by Mayor Gloria Partida
I, along with many in our Nation, breathed a sigh of relief when the Derrick Chauvin guilty verdict was read. Along with that sigh of relief came a flood of other emotions tied to a complicated history of race and power. This has been a year of tension and turmoil with the combination of calls for police reform and trying to survive COVID. In the case of the police reform movement, we were called to face difficult truths. Some may struggle to understand why we should answer this call but rising to meet moments like this is imperative to the advancement of our principles of equity and dignity for all.
As we sort through how our own city should respond to this call, it is easy to get swept up in the urgency of needed change. It is much more difficult to pause and ask what change is needed and are we only making symbolic gestures with little benefit to our local citizens. There are many symbolic actions we take as a Nation that tie us together and speak to our common goals as a people. We mark the 4th of July to celebrate the idea of liberty together and fly the flag at half mast to mourn together. Asking for reform in our local system of policing is an action we must take not only as a gesture of solidarity with our BIPOC community but to improve the social, emotional and economic outcomes in their daily lives.
To this end we must ask the question if a moratorium on police hires for any number of years would improve the life of a youth struggling with the impact of domestic violence at home. Would moving services out of a building improve the social determinants that contribute to the school to prison pipeline. If not, it does not mean there is not merit to these actions. Changing the focus of how we deliver service can have a positive effect on what we label criminal. However, it does mean that we must set priorities for the needs in our own community and find ways to make the reform we ask for meaningful for us. My city council colleagues and I are committed to the nine recommendations our joint committee, and the community justice groups have worked so diligently on. It is disheartening to hear the narrative in some spaces that our motives are to wait the moment out or ignore the difficult actions. Facing these difficult actions and standing in the reckoning of reform needs to be done correctly so that the success is unshakeable. The last thing we want is a different community movement, a year down the road, to decide this was a bad idea and undo all our efforts. The success of this reform is too important to too many people.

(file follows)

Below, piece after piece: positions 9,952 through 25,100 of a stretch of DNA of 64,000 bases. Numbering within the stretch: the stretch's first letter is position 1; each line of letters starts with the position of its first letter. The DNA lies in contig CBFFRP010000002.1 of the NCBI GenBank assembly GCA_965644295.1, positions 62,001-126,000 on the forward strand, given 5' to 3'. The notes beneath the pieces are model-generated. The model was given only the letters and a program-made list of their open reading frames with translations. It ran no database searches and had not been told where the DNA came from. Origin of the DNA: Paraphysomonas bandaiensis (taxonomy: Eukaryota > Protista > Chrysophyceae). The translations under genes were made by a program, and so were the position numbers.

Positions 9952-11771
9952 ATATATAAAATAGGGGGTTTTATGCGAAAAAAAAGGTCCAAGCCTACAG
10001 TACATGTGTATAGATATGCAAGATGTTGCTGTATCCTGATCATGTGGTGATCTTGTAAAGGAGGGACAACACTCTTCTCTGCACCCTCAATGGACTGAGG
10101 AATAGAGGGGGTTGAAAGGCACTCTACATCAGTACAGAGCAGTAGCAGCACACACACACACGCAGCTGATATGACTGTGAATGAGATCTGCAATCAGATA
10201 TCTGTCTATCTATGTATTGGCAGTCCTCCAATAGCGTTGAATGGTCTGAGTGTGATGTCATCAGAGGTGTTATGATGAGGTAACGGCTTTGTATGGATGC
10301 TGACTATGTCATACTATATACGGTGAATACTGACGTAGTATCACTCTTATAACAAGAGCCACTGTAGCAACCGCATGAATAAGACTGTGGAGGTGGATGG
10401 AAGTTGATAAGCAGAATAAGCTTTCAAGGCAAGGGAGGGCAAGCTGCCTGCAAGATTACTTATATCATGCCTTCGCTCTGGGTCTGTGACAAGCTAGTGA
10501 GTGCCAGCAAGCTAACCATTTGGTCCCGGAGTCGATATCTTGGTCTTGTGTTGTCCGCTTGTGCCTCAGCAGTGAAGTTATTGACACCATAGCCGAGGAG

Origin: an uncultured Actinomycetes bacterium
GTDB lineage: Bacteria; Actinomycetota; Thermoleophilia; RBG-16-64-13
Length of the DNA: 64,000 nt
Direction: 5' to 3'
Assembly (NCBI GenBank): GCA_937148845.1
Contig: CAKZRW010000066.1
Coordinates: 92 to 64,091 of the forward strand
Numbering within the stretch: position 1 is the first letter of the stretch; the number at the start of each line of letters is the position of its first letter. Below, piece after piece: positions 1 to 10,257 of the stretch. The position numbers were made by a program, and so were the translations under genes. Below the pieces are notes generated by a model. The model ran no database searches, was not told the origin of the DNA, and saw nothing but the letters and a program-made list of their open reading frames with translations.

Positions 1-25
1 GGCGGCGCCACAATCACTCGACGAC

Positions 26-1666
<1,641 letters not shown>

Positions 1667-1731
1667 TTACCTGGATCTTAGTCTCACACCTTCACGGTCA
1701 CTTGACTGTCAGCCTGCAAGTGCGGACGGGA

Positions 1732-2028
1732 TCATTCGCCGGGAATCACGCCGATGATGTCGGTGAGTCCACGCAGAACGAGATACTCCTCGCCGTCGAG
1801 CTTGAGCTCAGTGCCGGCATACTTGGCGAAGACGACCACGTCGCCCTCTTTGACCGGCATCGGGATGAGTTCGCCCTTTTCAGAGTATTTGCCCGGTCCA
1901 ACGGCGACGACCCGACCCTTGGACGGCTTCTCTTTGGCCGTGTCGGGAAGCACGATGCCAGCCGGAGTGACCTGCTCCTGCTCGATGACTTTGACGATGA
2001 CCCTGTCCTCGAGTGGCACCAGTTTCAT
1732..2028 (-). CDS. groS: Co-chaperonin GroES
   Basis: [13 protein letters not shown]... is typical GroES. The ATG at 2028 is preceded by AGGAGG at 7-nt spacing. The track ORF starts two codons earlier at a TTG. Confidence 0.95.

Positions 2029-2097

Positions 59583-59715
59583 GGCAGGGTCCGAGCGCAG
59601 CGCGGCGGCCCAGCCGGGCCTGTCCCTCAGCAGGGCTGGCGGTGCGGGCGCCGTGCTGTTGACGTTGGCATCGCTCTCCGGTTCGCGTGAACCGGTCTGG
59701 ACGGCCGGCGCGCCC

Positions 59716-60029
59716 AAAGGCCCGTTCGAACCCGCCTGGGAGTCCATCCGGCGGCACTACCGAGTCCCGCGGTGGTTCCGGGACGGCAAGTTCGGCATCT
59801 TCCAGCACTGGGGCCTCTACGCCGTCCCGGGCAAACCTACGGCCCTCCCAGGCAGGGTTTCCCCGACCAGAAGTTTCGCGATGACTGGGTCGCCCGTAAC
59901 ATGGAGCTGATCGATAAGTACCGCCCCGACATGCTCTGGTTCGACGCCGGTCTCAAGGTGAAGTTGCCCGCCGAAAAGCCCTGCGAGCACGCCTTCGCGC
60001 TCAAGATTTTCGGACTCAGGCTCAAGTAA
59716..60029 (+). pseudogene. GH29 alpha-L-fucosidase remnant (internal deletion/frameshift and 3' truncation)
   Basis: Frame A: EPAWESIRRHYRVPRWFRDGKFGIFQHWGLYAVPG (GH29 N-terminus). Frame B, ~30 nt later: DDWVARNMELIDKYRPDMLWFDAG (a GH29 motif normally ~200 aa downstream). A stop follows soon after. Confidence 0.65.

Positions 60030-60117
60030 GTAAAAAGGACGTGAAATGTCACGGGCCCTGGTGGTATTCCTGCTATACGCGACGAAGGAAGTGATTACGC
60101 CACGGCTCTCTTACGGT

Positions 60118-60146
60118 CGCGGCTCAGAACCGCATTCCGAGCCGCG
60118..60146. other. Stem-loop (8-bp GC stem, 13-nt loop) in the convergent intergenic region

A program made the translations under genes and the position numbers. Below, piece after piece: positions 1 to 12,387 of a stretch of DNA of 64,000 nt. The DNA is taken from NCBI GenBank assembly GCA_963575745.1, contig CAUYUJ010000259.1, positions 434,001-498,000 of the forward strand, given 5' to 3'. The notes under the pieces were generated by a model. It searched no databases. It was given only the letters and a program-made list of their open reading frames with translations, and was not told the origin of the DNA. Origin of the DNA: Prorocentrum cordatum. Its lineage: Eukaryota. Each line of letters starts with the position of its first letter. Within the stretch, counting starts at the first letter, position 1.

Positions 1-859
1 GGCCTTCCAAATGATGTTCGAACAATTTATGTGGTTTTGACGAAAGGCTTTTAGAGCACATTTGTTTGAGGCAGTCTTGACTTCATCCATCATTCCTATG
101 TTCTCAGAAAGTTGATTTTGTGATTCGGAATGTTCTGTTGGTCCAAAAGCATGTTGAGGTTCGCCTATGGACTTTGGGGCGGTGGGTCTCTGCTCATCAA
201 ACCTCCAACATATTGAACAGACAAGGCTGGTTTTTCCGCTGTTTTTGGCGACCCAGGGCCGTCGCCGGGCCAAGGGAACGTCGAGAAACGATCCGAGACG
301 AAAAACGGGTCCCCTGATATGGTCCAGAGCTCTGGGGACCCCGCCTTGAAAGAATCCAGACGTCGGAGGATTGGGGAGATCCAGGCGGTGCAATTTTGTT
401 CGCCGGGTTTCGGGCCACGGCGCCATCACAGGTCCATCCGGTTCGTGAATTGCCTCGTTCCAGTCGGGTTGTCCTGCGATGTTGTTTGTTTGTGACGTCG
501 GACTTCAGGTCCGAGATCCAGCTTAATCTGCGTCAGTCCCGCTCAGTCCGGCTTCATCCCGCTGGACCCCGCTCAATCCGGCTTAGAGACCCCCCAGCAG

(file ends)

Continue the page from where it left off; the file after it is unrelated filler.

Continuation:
It is important to note that the changes we are exploring are part of history of support for police reform that our city has committed to. Some of that support, starting in 2015, includes
-The police department, representatives from the Human Relations Commission and other community members created the Alternative Conflict Resolution (ACR) Program. The Program is an informal, confidential mediation process based on two restorative practices: circle processes and non-violent communication.
– The Police Department requires all staff to undergo implicit bias training.
– In 2017, the Council gave direction to hire consultants to review the police oversight system and historical activity in Davis, collect public input, and provide recommendations. The consultant team held numerous focus groups/public meetings, researched options and prepared recommendations. Consultants recommended a two-pronged system, Police Accountability Commission and expanded Police Auditor role, which council approved